- Distance: 70 miles
- Type: Mainly on road but some traffic free sections
- Route gaps: There remain (November 2016) only a couple of small gaps in this route (we're working on these).
A dedicated page lists any major route closures and diversions for the National Cycle Network in Scotland.
Route 74 begins, branching off from Route 7, a couple of kilometers west of Gretna. (National Route 7 connects Carlisle to Gretna - around 14km north as the crow flies.)
For much of its length National Route 74 follows the main transport corridor north of Gretna - sharing the general area with the main motorway and West Coast Main Line. North of Abington the railway chooses a different route (via Carstairs Junction), and then north of Lesmahagow and Blackwood the number of urban settlements increases.
From the Hamilton area onward the route is navigating the Greater Glasgow conurbation - marking out a quieter route north-south, touching on Motherwell, and passing through Bothwell and Uddingston, where it ends (joining National Route 75).
Travel into central Glasgow can be achieved on National Route 75. If you turn the other way it'll take you to Edinburgh, although that's a longer trip).
One of the interesting features of this route is the re-purposed south-bound lane of the former dual carriageway B7078 (which was the A74 - some history on this link).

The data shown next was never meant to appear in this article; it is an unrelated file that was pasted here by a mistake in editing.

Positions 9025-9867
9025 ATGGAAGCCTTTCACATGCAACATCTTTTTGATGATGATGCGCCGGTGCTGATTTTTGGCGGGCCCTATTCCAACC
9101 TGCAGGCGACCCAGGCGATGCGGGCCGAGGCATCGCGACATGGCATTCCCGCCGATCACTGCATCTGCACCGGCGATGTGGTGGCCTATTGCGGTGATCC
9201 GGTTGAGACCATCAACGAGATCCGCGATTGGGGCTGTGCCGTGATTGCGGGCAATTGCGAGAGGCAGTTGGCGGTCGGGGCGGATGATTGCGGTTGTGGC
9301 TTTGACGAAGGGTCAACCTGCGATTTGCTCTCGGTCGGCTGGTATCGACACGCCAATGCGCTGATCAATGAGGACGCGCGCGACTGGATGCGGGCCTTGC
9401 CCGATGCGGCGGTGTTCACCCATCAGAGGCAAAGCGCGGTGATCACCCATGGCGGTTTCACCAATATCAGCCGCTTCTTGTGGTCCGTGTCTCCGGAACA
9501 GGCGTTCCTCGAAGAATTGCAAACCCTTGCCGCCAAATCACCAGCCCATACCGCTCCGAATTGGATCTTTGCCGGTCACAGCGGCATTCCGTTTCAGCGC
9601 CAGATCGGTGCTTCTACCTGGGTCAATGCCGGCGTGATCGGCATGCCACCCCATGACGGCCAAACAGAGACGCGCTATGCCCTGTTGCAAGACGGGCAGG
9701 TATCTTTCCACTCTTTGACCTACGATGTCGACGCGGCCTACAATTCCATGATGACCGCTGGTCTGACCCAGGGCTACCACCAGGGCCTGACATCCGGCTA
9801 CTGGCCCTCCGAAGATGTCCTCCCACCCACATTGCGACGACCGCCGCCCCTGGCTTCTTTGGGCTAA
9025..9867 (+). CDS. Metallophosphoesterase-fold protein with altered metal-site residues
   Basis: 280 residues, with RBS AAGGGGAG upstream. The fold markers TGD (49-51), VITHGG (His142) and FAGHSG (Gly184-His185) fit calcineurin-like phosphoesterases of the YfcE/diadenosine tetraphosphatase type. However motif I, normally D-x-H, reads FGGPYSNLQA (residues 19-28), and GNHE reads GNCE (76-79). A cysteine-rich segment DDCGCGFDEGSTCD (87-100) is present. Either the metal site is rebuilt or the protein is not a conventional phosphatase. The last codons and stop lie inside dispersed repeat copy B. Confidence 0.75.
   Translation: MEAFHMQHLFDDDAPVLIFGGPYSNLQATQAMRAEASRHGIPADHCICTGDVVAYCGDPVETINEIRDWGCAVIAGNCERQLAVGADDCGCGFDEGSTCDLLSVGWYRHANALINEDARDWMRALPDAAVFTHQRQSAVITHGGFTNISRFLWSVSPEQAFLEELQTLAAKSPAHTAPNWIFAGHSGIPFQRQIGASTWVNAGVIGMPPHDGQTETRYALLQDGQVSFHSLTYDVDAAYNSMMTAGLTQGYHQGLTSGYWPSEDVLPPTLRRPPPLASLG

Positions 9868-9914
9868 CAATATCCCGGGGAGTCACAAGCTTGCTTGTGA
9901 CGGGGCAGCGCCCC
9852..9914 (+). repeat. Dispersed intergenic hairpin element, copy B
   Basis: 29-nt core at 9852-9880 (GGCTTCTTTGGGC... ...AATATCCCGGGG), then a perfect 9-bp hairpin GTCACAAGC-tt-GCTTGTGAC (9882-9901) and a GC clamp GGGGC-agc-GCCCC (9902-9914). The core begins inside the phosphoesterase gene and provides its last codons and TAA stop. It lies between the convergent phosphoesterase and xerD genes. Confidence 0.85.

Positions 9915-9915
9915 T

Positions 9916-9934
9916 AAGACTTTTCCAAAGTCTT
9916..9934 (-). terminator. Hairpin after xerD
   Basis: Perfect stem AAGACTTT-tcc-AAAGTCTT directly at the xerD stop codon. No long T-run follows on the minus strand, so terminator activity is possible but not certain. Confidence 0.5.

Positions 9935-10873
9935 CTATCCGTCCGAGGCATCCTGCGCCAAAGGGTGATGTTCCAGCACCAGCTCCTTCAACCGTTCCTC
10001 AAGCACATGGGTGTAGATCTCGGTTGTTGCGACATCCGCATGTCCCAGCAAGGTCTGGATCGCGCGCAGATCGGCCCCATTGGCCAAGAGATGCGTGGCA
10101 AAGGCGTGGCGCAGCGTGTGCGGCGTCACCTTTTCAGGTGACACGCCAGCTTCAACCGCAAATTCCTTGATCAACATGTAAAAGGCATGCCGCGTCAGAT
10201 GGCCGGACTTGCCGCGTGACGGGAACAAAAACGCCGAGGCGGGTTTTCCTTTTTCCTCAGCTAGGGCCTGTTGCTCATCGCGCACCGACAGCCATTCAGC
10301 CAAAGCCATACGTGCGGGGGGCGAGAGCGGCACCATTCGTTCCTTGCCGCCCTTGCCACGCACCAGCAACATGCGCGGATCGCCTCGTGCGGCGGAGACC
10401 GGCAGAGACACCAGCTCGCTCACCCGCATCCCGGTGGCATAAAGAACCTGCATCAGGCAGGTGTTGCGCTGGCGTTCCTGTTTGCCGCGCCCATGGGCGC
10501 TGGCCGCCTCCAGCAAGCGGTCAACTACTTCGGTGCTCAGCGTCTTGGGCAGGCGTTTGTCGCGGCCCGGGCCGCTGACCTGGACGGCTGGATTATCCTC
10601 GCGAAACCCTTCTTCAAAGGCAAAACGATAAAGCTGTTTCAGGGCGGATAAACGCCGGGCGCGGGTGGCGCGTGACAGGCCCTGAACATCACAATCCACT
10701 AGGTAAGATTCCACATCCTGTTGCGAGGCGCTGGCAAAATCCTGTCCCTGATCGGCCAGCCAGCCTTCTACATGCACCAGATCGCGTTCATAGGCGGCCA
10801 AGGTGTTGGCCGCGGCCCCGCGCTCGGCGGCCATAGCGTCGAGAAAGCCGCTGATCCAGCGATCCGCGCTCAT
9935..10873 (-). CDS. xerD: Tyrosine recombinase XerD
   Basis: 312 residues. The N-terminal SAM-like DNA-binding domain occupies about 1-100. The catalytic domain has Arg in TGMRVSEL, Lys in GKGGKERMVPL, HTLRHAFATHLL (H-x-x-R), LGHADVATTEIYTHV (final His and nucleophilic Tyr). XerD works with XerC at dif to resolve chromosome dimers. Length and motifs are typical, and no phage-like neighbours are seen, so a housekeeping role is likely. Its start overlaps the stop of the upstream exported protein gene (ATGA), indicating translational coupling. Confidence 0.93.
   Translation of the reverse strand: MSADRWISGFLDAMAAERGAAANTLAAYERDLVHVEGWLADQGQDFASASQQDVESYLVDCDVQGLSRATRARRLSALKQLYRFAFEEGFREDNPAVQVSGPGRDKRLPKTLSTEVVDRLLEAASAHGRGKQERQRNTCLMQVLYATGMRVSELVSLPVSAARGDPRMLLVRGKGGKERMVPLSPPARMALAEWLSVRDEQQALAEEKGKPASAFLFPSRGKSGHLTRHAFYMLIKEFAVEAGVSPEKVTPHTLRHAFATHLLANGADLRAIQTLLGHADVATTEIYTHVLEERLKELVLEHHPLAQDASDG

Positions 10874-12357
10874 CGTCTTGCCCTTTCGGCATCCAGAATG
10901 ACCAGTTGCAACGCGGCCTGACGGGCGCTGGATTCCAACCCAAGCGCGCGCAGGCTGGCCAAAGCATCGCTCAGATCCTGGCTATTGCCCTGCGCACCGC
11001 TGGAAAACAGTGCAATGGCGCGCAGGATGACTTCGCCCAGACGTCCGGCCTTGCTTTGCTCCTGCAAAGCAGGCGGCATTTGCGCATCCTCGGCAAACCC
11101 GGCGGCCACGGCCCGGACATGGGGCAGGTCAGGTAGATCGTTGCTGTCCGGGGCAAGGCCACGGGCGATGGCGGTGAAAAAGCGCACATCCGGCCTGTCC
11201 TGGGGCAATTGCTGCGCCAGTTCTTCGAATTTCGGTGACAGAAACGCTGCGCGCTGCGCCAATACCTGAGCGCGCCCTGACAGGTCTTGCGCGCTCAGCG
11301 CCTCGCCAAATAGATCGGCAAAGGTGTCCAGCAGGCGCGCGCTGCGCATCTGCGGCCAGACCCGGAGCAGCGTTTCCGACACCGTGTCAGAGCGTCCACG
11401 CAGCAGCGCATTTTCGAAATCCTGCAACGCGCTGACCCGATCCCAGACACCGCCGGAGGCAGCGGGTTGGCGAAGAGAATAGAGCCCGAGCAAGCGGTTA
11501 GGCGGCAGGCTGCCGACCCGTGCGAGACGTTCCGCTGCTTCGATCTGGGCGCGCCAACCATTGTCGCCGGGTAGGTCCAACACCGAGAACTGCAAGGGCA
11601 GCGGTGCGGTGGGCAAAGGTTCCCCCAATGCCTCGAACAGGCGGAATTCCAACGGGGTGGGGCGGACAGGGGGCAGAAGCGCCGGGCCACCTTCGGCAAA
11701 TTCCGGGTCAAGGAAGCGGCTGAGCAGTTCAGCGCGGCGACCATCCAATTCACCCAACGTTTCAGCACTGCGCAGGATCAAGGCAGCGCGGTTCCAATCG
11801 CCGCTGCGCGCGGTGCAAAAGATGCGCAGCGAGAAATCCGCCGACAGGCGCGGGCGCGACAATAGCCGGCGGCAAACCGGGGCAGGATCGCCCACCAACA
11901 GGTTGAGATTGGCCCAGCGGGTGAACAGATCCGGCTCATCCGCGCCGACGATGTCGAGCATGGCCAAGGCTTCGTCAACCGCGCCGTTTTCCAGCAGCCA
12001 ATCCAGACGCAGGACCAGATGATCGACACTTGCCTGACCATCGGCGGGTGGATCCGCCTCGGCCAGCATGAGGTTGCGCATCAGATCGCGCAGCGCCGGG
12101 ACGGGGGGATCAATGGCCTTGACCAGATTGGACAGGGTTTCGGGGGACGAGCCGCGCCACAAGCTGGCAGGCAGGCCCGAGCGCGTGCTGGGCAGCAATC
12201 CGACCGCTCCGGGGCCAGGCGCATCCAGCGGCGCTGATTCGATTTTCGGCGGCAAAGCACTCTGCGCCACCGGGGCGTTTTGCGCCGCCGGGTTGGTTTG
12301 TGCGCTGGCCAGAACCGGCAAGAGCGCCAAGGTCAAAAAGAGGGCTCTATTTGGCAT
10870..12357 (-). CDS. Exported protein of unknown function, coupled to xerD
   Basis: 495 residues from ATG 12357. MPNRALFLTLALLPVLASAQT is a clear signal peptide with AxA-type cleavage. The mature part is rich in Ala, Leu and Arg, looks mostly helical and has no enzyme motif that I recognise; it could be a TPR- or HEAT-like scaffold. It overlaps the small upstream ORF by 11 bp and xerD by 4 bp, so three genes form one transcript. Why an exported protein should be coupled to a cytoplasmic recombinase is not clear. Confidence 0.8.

Please note that a small gap remains in the route (see map) north of Lesmahagow. It is possible to negotiate the area on foot, or by cycling on the road, however no route is currently signed at this point.
Things to see and do
- Gretna (or rather the nearby Gretna Green), Glasgow (and Carlisle) are well known as tourist destinations.
- Chatelherault Country Park
- Strathclyde Country Park
Regional Cycle Route 10
Important note regarding ‘Regional Route 10’: Regional Route 10 has been signed by Dumfries and Galloway Council. This provides a useful link between National Cycle Network routes 7 and 74 and is shown on some of our maps. Users should TAKE NOTE that the route involves a 12 mile forest track section which is rough and steep in places, where there are no facilities, and there have been instances of people getting lost. Food, drink, clothing for bad weather and a bicycle repair kit are essential. If there is a gap in Route 10 signage it may be possible to follow the South of Scotland Countryside Trail posts.
Map shows the National Cycle Network and local routes in this area.
National Route 74 is close to completion having been indevelopment for many years. Most infrastructure is in place - but (at November 2016) signage is still being reviewed. This is inadequate in places. The route connects Gretna and Glasgow following a relatively direct route - for much of its length following the same transport corridor as the main rail and road routes.